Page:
The difficult terrain, sparsely scattered population and lack of roads is a big deterrent too. It is difficult for a health worker from Kathmandu or Nepalgunj to walk for hours on narrow, rocky, slippery tracks full of leeches in the rainy season. It is practically impossible for the government or the health workers to knock on each and every door to check for sick people without community participation. Most deaths have resulted in remote pockets of the district. The multiple deaths from a single family in Majkot occurred as the family lived at a distance of a six-hour climb from the nearest health facility.  
Despite all the shortcomings, we must appreciate that the people in the field are putting in their best efforts to fight it. It is very easy for us to sit in Kathmandu and say that Jeewan Jal, antibiotics and saline are all that are needed to control the epidemic. We need to wake up and realize that the challenges are immense, and working in the field is very difficult. It is extremely hard to reach a sick family on a hilltop which is a six-hour walk from the health facility or to change the lives and habits of people in days. This epidemic can be overcome only with Herculean efforts. We need to reassess our efforts, strategies, constantly evolve and move ahead. The focus should be on prevention. The media has played a huge role in generating awareness regarding the epidemic, it needs to play a greater role, the role of a leader, recruiter, and should provide information about ground realities. The entire nation should unite and take up the responsibility. In the end, a big dilemma is in front of us — whether to pray for the monsoon to stop which could help in halting the epidemic or pray for it as large swathes of the country lie barren. Whatever happens, let us all unite and contribute.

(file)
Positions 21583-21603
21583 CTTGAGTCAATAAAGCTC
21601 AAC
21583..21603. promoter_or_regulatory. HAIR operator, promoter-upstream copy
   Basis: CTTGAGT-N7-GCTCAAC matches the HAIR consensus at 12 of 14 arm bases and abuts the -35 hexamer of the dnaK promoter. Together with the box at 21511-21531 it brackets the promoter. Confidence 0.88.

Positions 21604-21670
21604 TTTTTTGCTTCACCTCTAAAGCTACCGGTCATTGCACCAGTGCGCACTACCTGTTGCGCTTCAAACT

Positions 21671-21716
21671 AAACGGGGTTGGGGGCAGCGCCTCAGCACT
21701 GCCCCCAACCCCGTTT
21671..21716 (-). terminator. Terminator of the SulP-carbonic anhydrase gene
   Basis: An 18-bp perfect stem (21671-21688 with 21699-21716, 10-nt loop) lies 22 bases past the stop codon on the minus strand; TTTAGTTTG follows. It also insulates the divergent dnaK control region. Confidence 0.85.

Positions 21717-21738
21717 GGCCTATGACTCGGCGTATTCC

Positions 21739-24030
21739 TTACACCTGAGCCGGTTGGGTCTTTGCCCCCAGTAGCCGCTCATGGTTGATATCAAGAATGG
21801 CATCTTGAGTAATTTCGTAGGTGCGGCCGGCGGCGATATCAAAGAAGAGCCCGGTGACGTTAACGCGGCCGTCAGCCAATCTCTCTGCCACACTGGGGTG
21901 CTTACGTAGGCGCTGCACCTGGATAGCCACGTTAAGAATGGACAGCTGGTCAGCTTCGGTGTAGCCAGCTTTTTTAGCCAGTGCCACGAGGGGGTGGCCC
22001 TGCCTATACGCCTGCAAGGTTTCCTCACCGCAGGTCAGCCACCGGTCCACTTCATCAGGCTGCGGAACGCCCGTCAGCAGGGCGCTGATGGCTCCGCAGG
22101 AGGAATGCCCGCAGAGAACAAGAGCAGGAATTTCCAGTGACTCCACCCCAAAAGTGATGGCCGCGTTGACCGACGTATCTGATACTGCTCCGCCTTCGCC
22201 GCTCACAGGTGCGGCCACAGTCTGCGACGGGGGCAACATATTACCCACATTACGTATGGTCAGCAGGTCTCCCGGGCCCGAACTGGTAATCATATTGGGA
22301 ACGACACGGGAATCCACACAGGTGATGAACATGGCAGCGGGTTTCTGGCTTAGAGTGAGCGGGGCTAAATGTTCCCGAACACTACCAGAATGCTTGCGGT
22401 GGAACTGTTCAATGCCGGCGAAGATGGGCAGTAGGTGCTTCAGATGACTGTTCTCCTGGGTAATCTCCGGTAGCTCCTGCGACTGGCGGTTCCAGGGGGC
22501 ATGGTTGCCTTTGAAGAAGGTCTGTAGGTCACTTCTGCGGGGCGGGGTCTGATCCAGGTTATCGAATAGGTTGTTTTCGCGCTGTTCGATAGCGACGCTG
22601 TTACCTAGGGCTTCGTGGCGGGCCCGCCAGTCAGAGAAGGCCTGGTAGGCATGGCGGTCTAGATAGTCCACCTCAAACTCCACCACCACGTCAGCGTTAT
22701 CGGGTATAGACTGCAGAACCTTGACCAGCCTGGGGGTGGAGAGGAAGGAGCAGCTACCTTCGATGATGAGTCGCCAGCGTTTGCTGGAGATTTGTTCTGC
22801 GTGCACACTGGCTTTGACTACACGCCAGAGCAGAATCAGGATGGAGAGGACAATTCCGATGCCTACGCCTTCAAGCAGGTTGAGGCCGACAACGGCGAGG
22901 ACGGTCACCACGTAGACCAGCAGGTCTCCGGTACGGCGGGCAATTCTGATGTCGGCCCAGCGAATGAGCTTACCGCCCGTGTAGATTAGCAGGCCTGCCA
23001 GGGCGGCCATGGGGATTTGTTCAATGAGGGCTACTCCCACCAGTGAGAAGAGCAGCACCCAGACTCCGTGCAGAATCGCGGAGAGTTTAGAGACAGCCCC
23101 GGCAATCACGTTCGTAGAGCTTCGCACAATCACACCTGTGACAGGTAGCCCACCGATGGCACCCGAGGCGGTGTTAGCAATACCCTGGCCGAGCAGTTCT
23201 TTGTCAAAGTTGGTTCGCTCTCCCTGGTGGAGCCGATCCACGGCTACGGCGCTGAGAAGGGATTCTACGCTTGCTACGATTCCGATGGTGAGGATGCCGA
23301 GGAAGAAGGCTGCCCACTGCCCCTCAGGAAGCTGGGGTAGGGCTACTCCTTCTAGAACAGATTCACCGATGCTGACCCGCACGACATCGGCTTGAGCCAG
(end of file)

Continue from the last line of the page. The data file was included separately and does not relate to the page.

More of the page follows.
Fear of cholera

Dali. A women fell ill due to diarrhoea in a village six hours' walk from the Dali health post. Her daughter, who was working in the field, came back home due to diarrhoea and found that the mother was sick. None of the villagers helped to take her and her mother to the health facility. The mother died. The villagers locked the daughter in a dark room with husk and covered her with a blanket and took the mother to the river to perform the last rites, a two-hour walk from the village. Across the river lies Rari, Rukum where a health camp has been set up to tackle the epidemic. After the mother had been cremated, policemen saw the villagers putting out the fire. They asked them why they were putting out the fire. The villagers answered that they were saving wood as another person was ready to be cremated in the village. Luckily, the police rushed to the village and found the daughter in the dark room barely breathing and rescued her. While running to the health camp, the policemen said that the girl's blanket was drenched in stool which was falling in drops. The girl received treatment and survived.

Dhime. The team in Dhime heard that Gyanendra Sharma, a leper who had been previously kept at the District Hospital at Khalanga for one year to treat his rotting foot four years ago, was suffering from diarrhoea. On reaching the house to rescue the old man, volunteers saw no one in the house. They found the old man in a dark room, naked and covered in faeces. They asked the family to clean him up so that they could rescue him; the family refused and he died.


  1. The Kathmandu Post, August 2, 2009

Anuj in Himalayas